Frew v. State, A--17463

Decision Date25 October 1972
Docket NumberNo. A--17463,A--17463
Citation503 P.2d 900
PartiesRoland Royce FREW, Appellant, v. The STATE of Oklahoma, Appellee.
CourtUnited States State Court of Criminal Appeals of Oklahoma. Court of Criminal Appeals of Oklahoma
OPINION

BUSSEY, Presiding Judge:

Appellant, Roland Royce Frew, hereinafter referred to as defendant, was charged, tried nd convicted in the District Court of Osage County, Oklahoma, for the offense of Burglary in the Second Degree, After Former Conviction of a Felony; his punishment was fixed at a term of not less than ten (10) nor more than thirty (30) years imprisonment, and from said judgment and sentence, a timely appeal has been perfected to this Court.

At the trial, David Michael Avery testified that on May 27, 1971 he resided at 508 East Tenth Street in Pawhuska. He left home early in the morning on the 27th day of May to go to Fort Smith, Arkansas. Prior to leaving, he locked all the doors of his house. He returned on the afternoon of May 29 and entered the house through the front door. He walked through the house into the dining room and observed that his gun case door was open and six rifles, which had previously been in the case, were missing. Four guns that had been leaning against the wall were also missing. He next observed that the glass in the back door was broken and the back door was standing open. He identified State's Exhibits 4 through 11 as being guns that had been taken from his house.

Donald Fulks testified that on the evening of May 27, 1971 he and Steve Majors were riding around Pawhuska in Majors' car. They picked up the defendant and Guy Hughbanks at Hull's Laundry and continued to drive around. He testified there had been no prearranged plan to pick up defendant and Hughbanks. After some time, Hughbanks stated that he wanted out of the car and Majors stopped the car at Ninth and Revard. The defendant and Hughbanks got out of the car and proceeded north. Majors drove a short distance and stated that he wanted out. Majors got out of the car stating that he should come back and get him in about thirty minutes. He (Fulks) returned to town and continued to drive around. He returned to the location where he let Majors out and attempted to find him. He drove down Tenth Street and observed Majors, Hughbanks and the defendant in the alley at the intersection of Tenth and Revard Street. Majors asked for the keys and unlocked the trunk. They proceeded to load a fivegallon gas can and a rolled up blanket with gun stocks sticking out of it into the trunk. The defendant, Hughbanks and Majors got into the car and they took him straight home.

Steve Majors testified that on the evening in question, he and Donald Fulks were driving around Pawhuska in his car. They picked up the defendant and Hughbanks and continued to ride around. After some time, the defendant and Hughbanks stated that they wanted to get out. He let them out and drove to the Apco Station located at Ninth and Lynn. He testified that he got out because he knew his estranged wife would be driving by the station and he wanted to talk to her. He testified that he stayed at the station for some time until he heard his car about three or four blocks away. He explained that his car made a real loud noise late at night. He decided that his wife was not coming by and he would just go meet Fulks. He cut across a yard and observed the defendant and Hughbanks running down an alley. He testified that they were carrying the guns wrapped in a blanket. He opened the trunk of his car and Hughbanks put the items into the vehicle. Fulks stated that he wanted to go home and he (Majors) subsequently dropped the defendant off at the Laundry Mat and took Hughbanks home. He testified that the following morning he opened the trunk and observed the rifles and shotguns. He sold State's Exhibit 6, a Browning twelvegauge shotgun, to one Jim Kerr in Bartlesville for Eighty Dollars. He sold the other guns in Tulsa to Tom Pack for $100. He kept part of the money and gave the rest of it to Hughbanks. He admitted that he had previously received a two-year suspended sentence in Bartlesville for stealing tires.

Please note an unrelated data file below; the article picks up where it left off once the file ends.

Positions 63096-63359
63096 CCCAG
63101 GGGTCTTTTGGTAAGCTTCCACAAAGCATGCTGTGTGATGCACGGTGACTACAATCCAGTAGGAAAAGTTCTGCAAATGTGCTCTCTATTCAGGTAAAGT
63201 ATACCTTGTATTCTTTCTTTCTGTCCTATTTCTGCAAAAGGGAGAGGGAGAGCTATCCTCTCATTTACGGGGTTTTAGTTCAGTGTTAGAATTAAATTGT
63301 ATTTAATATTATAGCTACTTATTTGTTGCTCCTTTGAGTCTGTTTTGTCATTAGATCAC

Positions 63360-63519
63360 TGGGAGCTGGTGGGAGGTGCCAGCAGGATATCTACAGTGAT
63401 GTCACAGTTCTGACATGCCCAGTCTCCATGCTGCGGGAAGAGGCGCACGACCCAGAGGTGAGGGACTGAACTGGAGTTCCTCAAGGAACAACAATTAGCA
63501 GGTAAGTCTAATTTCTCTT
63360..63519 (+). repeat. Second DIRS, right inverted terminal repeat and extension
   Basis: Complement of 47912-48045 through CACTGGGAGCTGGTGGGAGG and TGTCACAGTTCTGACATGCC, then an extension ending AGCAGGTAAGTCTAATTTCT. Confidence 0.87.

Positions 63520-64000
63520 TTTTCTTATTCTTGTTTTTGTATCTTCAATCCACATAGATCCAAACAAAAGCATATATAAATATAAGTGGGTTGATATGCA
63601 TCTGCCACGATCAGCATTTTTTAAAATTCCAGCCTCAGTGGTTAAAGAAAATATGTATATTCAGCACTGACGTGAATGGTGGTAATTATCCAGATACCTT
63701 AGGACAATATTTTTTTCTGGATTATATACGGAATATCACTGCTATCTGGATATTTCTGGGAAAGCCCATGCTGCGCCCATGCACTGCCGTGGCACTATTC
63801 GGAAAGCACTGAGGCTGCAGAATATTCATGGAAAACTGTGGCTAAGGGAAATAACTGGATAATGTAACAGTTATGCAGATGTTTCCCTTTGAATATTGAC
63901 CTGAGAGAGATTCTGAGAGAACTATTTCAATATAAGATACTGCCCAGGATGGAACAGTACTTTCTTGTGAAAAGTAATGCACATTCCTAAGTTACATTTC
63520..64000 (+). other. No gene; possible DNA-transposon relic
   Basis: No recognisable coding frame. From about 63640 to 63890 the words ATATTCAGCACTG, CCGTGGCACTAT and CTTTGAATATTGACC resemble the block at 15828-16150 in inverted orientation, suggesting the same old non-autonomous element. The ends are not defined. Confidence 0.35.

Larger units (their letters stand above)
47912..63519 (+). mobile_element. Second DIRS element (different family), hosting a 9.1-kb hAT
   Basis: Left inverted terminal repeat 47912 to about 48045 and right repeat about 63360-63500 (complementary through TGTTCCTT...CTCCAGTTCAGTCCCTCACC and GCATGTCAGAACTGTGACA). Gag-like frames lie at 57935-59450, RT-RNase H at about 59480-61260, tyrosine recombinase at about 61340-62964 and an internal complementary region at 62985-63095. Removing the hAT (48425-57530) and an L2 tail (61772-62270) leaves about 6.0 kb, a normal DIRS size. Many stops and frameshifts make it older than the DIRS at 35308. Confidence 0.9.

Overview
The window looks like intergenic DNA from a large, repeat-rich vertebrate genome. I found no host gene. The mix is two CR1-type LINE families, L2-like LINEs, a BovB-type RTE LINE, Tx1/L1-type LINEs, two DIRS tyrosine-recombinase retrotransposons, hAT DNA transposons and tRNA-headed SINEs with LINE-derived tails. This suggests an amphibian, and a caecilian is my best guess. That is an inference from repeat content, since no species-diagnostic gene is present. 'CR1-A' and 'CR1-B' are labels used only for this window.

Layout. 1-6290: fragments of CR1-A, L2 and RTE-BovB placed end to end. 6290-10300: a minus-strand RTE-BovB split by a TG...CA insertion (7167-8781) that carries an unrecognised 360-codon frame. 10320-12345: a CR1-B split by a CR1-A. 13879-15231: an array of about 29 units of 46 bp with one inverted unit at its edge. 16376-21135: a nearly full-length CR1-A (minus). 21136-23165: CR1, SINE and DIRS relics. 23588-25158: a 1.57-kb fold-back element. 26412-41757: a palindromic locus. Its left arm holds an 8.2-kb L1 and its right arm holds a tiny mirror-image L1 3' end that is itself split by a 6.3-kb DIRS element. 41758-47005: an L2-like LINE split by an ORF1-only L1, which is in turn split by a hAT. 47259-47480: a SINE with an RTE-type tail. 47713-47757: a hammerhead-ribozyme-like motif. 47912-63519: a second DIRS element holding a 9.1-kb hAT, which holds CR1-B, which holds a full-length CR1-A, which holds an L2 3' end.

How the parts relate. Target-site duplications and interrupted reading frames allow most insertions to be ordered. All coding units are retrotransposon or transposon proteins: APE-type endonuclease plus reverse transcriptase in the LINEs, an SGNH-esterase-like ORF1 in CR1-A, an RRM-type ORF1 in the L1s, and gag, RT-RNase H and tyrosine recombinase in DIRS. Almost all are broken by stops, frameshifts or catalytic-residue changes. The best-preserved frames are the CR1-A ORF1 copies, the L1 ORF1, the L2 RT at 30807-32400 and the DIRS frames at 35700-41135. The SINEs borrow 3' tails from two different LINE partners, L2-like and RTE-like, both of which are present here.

Deputy Mitchell testified that he investigated the burglary at Avery's residence. On June 3 he had a conversation with Steve Majors at the Washington County Sheriff's Office. He and Majors went to Tulsa that evening and talked to Tom Pack's sister. He obtained permission from Miss Pack to go to a certain motel room in the Flamingo Motel and recovered seven guns. He identified the seven exhibits as being the guns recovered in Tulsa. He identified State's Exhibit 6 as a weapon he received at the Washington County Sheriff's Office from Majors.

Steve Majors was recalled and testified that when he gave Hughbanks the money from the sale of the guns, Hughbanks was in the defendant's vehicle. He testified the defendant and some other boy were also in the vehicle. When he first observed the defendant and Hughbanks in the alley, Hughbanks was carrying the guns and the defendant was carrying a gas can.

The defendant did not testify nor was any evidence presented in his behalf.

In the second stage proceeding, testimony was introduced to reflect that the defendant had previously been convicted of Burglary in the Second Degree.